Publications by authors named "Michele Pantuso"

2 Publications

  • Page 1 of 1

Preliminary reference intervals of Glycated Albumin in healthy Caucasian pregnant women.

Clin Chim Acta 2021 Aug 12;519:227-230. Epub 2021 May 12.

Institute of Clinical Biochemistry, Clinical Molecular Medicine and Laboratory Medicine, Department of Biomedicine, Neurosciences and Advanced Diagnostics, University of Palermo, Palermo, Italy; Department of Laboratory Medicine, University Hospital "P. Giaccone", Palermo, Italy. Electronic address:

Background And Aims: Glycated albumin (GA) could represent a useful biomarker in pregnant women for diagnosing and monitoring gestational diabetes mellitus (GDM). The establishment of reference intervals (RI) is mandatory before assessing its clinical usefulness. The RIs of GA in healthy pregnant women are not well defined. The aim of the current study was to establish the RI in a cohort consisting of Caucasian pregnant women without overt diabetes mellitus or gestational diabetes mellitus.

Methods: The study included 183 healthy pregnant women. GA was measured on plasma by an enzymatic method (quantILab Glycated Albumin, IL Werfen, Germany). The RI was calculated by the non-parametric and robust methods.

Results: The RI of GA in the whole population was 10.16% (90%CI 9.60-10.70) and 15.44% (90%CI 14.90-16.90). GA levels decreased during pregnancy, with lower levels in the third trimester: 10.11 (90%CI 9.48-10.79) and 15.72 (90%CI 15.15-16.27) in the first trimester, 10.49 (90%CI 10.05-10.96) and 15.49 (90%CI 15.05-15.92) in the second trimester, 9.84 (90%CI 9.50-10.22) and 14.57 (90%CI 14.11-15.01) in the third trimester. Finally, a weak negative correlation was found between GA levels and body mass index.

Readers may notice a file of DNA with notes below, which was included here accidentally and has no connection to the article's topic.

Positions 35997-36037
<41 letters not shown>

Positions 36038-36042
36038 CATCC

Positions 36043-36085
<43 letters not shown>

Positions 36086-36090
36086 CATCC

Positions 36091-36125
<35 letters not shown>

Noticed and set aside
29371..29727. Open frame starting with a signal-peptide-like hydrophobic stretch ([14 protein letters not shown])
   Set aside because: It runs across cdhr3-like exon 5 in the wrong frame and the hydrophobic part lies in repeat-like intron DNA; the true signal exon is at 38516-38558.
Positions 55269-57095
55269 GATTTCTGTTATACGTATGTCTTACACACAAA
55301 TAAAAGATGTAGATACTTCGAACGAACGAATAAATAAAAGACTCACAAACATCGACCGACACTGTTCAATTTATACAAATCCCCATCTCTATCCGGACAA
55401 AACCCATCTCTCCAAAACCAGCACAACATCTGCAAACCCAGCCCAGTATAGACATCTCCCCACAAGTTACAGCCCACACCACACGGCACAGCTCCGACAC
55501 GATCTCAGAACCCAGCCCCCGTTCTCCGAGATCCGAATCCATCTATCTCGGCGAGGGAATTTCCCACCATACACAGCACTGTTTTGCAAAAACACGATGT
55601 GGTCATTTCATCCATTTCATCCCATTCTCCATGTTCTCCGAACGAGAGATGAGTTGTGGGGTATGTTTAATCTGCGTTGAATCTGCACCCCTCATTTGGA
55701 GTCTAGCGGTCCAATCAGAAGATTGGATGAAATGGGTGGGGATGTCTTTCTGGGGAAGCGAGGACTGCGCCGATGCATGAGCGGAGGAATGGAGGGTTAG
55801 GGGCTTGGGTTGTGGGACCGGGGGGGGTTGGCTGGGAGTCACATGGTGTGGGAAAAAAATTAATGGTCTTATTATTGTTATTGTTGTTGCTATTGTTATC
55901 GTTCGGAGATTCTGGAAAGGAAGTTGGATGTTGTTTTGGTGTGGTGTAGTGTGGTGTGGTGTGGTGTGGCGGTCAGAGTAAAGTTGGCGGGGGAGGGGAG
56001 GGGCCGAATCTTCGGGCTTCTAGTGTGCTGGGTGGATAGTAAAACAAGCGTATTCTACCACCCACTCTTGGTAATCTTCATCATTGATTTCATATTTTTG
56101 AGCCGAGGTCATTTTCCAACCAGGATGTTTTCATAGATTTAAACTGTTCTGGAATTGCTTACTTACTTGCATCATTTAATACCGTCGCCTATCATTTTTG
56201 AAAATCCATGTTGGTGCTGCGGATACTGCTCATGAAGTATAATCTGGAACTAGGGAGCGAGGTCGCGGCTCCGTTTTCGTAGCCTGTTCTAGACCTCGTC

Conclusion: This is the first study establishing the RIs of GA in Caucasian healthy pregnant women.
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http://dx.doi.org/10.1016/j.cca.2021.05.009DOI Listing
August 2021

A new tool for sepsis screening in the Emergency Department.

Clin Chem Lab Med 2021 Apr 13. Epub 2021 Apr 13.

Department of Biomedicine, Neurosciences and Advanced Diagnostics, Institute of Clinical Biochemistry, Clinical Molecular Medicine and Laboratory Medicine, University of Palermo, Palermo, Italy.

Objectives: In this study, we developed and evaluated the diagnostic accuracy of the Sepsis Index for early sepsis screening in the Emergency Department (ED).

Methods: Sepsis Index is based on the combination of monocyte distribution width (MDW) and mean monocyte volume (MMV). Sepsis Index≥1 was selected to define sepsis. We tested its diagnostic accuracy in an ED population stratified in four groups: controls, Systemic Inflammatory Response Syndrome (SIRS), infection, and sepsis, according to Sepsis-2 criteria.

Results: Patients with sepsis displayed higher median Sepsis Index value than patients without sepsis. At the receiver operating characterictis (ROC) curve analysis for the prediction of sepsis, the area under the curve (AUC) of MDW and Sepsis Index were similar: 0.966 (95%CI 0.947-0.984), and 0.964 (95%CI 0.942-0.985), respectively. Sepsis Index showed increased specificity than MDW (94.7 vs. 90.6%), without any decrease in sensitivity (92.0%). Additionally, LR+ increased from 9.8 (MDW) to 17.4 (Sepsis Index), without any substantial change in LR- (respectively 0.09 vs. 0.08). Finally, PPV increased from 0.286 (MDW) to 0.420 (Sepsis Index).

Conclusions: Sepsis Index improves the diagnostic accuracy of MDW alone for sepsis screening.
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http://dx.doi.org/10.1515/cclm-2021-0208DOI Listing
April 2021